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Section 2.4 (Dividing Polynomials: Remainder and Factor Theorems)
Recall that polynomial division is similar to long division with bigger numbers. You can think of the
dividend as f(x), divisor as d(x), quotient as q(x), and remainder as r(x) (see online HW)
Examples: Divide
x2 + 14x + 45 by x + 9
(6x3 + 13x2 – 10x – 24)  (3x – 4)
q(x) =
q(x) =
r(x) =
r(x) =
2 x 4  3 x 3  7 x  10
x 2  2x
q(x) =
r(x) =
Remember that you can use synthetic division to divide if the divisor is of the form x – c (pg. 320).
Examples: Divide using synthetic division
x2 + 14x + 45 by x + 9
x3 – 7x – 6 by x + 2
Book problems: 1,5,15,17,21,25,29,35,39,43,45
Remainder Theorem: If a polynomial f(x) is divided by x – c, then the remainder is f(c)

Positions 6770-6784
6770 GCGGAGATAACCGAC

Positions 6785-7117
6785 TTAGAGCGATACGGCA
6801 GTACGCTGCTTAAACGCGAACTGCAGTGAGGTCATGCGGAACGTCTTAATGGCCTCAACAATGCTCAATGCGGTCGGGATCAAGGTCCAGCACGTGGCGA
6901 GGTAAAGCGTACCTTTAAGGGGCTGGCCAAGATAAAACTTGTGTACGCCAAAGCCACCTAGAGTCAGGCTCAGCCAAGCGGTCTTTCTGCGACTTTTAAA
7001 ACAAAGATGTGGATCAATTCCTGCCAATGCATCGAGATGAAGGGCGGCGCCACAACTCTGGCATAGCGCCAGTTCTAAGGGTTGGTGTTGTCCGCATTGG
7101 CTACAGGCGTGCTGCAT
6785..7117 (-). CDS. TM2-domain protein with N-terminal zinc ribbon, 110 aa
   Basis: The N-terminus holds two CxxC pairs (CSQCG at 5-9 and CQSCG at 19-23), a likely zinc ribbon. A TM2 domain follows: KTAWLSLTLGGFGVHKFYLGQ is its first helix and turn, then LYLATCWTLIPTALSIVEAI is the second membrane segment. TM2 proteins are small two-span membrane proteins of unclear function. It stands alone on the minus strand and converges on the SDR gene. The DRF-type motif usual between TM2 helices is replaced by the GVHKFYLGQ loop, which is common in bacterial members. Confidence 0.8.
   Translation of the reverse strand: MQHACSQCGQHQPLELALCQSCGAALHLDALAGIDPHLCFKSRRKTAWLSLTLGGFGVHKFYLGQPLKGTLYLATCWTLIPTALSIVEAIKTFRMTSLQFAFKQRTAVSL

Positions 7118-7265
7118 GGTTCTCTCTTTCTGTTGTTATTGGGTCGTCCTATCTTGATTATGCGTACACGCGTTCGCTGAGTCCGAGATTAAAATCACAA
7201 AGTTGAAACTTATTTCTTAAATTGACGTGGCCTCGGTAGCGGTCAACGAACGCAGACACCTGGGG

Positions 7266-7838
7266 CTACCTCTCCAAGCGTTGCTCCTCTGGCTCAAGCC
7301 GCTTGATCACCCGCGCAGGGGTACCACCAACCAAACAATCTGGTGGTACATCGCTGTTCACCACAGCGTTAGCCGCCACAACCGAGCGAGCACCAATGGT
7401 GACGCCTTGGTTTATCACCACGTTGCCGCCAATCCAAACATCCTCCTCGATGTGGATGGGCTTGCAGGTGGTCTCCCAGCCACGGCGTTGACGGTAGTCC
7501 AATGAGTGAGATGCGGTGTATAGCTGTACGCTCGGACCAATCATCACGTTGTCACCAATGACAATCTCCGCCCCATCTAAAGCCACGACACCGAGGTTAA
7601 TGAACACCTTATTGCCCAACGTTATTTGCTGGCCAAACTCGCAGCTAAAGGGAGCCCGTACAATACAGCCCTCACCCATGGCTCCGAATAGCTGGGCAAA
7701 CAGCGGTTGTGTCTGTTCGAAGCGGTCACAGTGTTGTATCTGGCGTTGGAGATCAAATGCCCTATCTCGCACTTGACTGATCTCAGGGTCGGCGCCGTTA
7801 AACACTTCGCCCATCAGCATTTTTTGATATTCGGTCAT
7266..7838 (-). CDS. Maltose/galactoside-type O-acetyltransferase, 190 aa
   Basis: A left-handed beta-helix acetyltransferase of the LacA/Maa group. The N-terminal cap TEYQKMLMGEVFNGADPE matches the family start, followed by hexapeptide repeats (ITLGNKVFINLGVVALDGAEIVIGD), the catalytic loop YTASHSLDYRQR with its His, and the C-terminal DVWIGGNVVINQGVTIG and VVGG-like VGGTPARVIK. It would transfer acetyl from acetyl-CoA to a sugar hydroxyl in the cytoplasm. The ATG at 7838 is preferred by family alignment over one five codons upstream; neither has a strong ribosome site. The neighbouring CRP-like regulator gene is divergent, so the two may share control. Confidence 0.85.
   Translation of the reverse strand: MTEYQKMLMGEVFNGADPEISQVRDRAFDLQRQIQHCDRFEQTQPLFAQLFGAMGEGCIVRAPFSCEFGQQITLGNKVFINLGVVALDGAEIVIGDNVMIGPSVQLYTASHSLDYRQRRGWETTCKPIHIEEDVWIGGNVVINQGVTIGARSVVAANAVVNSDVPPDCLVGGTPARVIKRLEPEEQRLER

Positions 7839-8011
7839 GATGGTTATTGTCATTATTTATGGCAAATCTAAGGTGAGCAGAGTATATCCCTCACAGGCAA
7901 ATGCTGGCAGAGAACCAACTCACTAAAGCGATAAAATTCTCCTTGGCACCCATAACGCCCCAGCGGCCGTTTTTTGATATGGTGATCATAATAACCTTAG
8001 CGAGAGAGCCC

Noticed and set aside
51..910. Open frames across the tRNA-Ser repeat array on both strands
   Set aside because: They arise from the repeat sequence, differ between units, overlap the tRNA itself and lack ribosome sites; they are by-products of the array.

Example: Find f(2) if f(x) = 4x4 + 5x2 – 6, then find the remainder of (4x4 + 5x2 – 6)  (x – 2)
f(2) =
2|
Factor Theorem: Given a polynomial function f(x)
1. If f(c) = 0 (-- c is a solution or zero of f(x) --) then x – c is a factor of f(x)
2. If x – c is a factor of f(x), then f(c) = 0
Example: Solve the equation 15x3 + 14x2 – 3x – 2 = 0 given that -1 is a zero of f(x) = 15x3 + 14x2 – 3x – 2
Review HW exercises
Book problems: 1,5,15,17,21,25,29,35,39,43,45
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